C# OOP Case Study: Initialization with a base parameter

I was studying my C# programming course material that day and came across an initialisation with a reference parameter.

Case Background

We are making a grade book for a student in his/her class. In the code, we are stimulating a scenario that we input the grade mark into his/her record. Every time, we input a mark, an event will be triggered, which print a message to the compiler.

I am not going to demo all the code in the project, as I mainly focus on the initialisation with a reference parameter practice in this post.

Approach

namespace GradeBook
{



public delegate void GradeAddedDelegate(object sender, EventArgs args);
public class NamedObject 
{
    public NamedObject(string name)
    {
        Name = name;
    }

    public string Name
    {
        get;
        set;
    }
}

public interface IBook
{
    void AddGrade(double grade);
    Statistics GetStatistics();
    string Name { get; }
    event GradeAddedDelegate GradeAdded;
}

public abstract class Book : NamedObject, IBook
{
    public Book(string name) : base(name)
    {
    }

    public abstract event GradeAddedDelegate GradeAdded;
    public abstract void AddGrade(double grade);
    public abstract Statistics GetStatistics();
}

public class DiskBook : Book
{
    public DiskBook(string name) : base(name)
    {
    }

    public override event GradeAddedDelegate GradeAdded;

    public override void AddGrade(double grade)
    {
        using(var writer = File.AppendText($"{Name}.txt"))
        {                
            writer.WriteLine(grade);
            if(GradeAdded != null)
            {
                GradeAdded(this, new EventArgs());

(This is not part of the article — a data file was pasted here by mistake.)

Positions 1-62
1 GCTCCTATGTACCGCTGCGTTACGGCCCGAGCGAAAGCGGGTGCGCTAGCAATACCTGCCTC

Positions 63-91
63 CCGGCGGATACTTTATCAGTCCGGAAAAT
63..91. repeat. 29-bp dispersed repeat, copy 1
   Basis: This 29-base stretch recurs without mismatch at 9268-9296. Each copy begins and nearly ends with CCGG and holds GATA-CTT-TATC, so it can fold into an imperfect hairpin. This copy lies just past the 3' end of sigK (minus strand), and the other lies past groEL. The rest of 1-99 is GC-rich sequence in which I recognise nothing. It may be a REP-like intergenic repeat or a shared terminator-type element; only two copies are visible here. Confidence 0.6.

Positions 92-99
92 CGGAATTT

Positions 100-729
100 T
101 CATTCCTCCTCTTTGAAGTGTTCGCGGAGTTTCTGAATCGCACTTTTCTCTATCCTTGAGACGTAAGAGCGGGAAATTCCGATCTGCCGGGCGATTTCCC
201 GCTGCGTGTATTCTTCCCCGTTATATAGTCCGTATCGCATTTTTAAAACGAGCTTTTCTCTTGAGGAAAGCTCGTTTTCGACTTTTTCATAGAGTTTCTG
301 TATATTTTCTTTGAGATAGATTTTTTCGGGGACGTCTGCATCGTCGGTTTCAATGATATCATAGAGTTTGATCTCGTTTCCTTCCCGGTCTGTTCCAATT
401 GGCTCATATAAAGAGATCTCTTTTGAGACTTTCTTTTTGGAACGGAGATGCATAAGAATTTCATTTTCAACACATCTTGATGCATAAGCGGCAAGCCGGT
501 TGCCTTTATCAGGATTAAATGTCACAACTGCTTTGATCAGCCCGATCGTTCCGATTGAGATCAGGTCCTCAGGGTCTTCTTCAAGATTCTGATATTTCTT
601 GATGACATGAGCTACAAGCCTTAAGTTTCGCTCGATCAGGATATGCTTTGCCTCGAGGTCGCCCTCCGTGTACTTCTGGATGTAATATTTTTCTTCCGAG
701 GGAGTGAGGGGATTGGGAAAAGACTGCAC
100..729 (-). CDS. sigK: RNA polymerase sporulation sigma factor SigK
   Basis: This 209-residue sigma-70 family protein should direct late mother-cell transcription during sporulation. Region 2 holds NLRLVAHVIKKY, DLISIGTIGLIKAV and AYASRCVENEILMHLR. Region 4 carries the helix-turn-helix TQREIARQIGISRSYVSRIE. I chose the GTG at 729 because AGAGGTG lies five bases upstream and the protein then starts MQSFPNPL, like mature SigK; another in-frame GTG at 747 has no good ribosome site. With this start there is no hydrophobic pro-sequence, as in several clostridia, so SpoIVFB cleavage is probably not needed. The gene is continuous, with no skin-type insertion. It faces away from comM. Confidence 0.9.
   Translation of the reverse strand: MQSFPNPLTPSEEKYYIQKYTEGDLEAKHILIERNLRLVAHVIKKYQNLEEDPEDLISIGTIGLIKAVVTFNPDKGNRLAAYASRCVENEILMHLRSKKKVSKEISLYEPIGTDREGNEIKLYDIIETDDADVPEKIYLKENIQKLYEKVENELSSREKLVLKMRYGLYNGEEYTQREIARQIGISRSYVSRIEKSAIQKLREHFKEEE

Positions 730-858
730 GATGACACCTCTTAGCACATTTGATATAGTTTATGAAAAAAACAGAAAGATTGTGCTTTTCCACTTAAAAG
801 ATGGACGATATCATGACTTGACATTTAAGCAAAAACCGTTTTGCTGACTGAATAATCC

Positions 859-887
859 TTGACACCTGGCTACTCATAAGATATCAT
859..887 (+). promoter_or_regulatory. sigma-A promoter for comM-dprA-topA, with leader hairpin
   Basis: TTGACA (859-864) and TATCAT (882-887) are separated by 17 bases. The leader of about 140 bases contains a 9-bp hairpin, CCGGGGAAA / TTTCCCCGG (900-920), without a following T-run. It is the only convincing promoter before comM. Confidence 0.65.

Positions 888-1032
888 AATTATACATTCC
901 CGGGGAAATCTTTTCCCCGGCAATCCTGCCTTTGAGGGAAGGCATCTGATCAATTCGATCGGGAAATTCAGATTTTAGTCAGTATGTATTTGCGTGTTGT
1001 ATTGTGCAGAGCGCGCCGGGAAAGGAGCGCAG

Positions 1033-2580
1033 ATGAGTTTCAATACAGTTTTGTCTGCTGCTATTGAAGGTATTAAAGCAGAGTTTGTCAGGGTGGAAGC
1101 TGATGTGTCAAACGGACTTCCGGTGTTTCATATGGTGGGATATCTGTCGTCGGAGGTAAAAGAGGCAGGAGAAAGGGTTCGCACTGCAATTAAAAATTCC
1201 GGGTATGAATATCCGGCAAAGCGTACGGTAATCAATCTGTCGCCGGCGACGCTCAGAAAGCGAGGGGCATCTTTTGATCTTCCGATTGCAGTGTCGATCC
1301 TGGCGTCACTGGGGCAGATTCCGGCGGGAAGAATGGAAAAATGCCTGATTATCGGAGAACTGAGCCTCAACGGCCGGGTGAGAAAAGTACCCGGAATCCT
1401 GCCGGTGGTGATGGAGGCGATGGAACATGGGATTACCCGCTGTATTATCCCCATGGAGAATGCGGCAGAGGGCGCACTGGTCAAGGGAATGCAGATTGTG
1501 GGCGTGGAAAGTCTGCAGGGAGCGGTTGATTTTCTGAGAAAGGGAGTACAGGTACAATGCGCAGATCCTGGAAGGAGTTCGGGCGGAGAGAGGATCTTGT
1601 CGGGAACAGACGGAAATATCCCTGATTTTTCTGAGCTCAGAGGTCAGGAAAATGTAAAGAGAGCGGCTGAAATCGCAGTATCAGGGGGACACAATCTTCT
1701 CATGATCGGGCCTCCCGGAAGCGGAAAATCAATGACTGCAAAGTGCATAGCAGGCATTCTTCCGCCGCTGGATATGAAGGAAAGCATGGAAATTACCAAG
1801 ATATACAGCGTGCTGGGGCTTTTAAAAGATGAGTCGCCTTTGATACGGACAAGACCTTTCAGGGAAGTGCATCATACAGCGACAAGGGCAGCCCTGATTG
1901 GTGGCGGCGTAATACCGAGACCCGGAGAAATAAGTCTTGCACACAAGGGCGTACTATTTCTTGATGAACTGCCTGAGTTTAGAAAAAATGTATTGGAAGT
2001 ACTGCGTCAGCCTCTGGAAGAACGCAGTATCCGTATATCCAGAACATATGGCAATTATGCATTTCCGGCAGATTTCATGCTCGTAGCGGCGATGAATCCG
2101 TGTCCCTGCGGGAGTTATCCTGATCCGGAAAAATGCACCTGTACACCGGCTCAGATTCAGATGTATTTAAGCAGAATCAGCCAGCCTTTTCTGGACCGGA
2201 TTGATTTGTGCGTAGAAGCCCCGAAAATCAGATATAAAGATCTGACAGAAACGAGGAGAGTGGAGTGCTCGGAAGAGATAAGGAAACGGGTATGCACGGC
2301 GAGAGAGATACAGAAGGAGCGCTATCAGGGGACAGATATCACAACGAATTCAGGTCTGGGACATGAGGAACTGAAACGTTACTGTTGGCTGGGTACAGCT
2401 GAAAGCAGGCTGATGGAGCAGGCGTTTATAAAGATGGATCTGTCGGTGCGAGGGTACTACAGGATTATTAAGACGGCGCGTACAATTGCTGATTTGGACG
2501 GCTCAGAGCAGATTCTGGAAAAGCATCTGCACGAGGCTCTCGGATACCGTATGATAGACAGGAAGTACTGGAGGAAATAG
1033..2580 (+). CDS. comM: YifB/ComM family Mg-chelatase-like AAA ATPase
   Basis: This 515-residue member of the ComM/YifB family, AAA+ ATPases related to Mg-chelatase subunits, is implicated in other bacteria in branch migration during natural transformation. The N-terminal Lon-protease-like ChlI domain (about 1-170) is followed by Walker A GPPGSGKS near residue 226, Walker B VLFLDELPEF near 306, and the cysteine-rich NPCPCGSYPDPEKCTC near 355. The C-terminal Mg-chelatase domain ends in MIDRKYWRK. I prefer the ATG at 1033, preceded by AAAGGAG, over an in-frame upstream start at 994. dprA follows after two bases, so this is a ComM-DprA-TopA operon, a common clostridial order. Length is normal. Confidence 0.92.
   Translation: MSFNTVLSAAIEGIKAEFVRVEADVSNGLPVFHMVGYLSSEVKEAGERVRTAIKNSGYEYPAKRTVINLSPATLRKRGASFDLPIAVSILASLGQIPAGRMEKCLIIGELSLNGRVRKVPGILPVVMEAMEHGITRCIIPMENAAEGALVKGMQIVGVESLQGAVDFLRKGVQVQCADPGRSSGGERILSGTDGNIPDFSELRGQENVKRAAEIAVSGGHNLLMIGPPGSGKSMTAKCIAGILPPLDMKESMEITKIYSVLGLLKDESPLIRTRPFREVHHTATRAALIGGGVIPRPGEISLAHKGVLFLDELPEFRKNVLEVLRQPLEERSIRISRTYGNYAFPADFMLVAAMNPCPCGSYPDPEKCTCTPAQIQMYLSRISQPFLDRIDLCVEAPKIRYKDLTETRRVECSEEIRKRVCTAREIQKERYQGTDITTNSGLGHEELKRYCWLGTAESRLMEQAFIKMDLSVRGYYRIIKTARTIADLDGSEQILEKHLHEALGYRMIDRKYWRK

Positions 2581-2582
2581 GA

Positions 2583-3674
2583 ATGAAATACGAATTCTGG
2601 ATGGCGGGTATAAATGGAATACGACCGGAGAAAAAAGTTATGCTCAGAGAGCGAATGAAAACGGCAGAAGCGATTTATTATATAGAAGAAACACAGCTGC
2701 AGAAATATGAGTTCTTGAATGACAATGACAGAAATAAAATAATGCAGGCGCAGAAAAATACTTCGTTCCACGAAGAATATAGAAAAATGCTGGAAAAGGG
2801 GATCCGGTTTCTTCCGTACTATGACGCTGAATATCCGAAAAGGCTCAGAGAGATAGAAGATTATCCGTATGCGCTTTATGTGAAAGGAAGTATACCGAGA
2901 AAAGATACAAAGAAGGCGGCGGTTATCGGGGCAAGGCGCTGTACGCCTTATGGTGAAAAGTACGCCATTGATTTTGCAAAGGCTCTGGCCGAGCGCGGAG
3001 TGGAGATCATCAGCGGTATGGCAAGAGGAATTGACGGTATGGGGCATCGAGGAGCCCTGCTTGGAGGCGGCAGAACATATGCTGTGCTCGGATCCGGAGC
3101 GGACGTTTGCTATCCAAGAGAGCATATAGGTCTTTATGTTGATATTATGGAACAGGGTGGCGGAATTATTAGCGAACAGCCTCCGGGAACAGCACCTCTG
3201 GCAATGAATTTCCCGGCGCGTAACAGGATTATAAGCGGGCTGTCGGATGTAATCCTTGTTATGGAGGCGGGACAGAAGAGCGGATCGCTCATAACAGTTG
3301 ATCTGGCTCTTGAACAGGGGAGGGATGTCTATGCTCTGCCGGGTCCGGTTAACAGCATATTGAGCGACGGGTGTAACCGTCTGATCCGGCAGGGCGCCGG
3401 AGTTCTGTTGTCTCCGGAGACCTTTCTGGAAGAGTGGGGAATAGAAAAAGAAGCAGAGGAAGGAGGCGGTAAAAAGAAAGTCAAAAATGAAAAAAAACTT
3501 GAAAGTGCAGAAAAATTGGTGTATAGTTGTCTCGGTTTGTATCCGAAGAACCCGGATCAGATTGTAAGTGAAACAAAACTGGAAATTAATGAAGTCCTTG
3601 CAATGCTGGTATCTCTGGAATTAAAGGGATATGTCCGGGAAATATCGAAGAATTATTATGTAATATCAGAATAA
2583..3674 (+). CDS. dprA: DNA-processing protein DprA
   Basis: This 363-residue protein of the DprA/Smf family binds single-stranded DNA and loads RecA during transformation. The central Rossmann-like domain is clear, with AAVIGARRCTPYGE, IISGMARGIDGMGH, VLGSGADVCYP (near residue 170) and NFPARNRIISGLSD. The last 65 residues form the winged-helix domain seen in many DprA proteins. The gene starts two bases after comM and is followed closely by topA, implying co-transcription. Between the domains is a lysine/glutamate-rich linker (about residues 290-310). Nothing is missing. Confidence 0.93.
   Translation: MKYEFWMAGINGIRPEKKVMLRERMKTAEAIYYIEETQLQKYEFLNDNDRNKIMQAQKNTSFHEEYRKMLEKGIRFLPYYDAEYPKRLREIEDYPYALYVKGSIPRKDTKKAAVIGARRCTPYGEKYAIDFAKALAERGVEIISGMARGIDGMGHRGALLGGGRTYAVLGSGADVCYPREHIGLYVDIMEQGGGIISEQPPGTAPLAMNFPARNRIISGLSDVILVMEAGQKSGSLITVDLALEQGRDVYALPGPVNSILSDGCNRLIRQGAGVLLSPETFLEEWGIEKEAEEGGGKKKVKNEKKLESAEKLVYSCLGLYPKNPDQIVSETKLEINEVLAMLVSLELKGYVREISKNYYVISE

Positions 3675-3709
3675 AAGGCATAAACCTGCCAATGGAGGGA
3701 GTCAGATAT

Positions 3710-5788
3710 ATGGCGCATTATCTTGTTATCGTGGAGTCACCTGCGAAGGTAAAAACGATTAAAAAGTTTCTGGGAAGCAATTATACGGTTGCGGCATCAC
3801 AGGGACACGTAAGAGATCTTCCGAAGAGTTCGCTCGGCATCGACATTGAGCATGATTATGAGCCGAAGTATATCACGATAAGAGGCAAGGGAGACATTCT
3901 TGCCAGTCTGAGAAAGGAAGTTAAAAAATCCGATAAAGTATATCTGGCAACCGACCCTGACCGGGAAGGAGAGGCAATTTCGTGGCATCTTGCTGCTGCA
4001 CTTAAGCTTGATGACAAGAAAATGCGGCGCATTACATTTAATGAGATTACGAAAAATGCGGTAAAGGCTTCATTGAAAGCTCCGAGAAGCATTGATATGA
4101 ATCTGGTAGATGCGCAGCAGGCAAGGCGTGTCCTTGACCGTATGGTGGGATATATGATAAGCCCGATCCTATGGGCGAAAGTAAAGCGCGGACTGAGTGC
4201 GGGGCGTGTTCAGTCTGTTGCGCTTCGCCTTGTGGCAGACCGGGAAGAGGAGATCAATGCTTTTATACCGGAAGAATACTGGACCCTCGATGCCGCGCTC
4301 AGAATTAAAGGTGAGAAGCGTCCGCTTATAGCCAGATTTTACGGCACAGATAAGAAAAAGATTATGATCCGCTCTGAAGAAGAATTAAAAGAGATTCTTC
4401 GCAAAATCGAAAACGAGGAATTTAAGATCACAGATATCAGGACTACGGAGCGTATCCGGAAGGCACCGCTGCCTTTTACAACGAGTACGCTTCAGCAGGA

}
        }
    }

    public override Statistics GetStatistics()
    {
        var result = new Statistics();

        using(var reader = File.OpenText($"{Name}.txt"))
        {
            var line = reader.ReadLine();
            while(line != null)
            {
                var number = double.Parse(line);
                result.Add(number);
                line = reader.ReadLine();
            }
        }

        return result;
    }
}

Before we dive into deep, I think we need to have a look at the class arrangement in the above code snippet.


Class & Interface – Three Classes and One Interface In The Code Snippet

There are three classes, NameObject, Book and DiskBook; one interface, IBook. I prefer using a diagram to analyse class arrangement when it comes to reading other programmers’ code. Here is the diagram I draw.

As you can see in the diagram, NameObject and IBook class serve as a base class. NameObject has a Name property and an initialiser. Logically, a lot of things could be a NamedObject. He’s saying a Book is an IBook, and also a NamedObject. Imagine adding a Person class. That Person would be a NamedObject, but not an IBook. So you can reuse the base class without tying it to a Book.

Parameter With A Base Keyword

Have a look at the Book class, which is a subclass of NameObject and IBook. There is an initialiser with a base type as a parameter.

public Book(string name) : base(name)

using : base(name) says call the constructor on the base class with this parameter. So you can be sure that NamedObject‘s constructor will be called with the string value, setting the Name property. 

DiskBook class has the same initialiser as well. DiskBook is using : base(name) to call the constructor on Book, which in turn calls the constructor on NamedObject.


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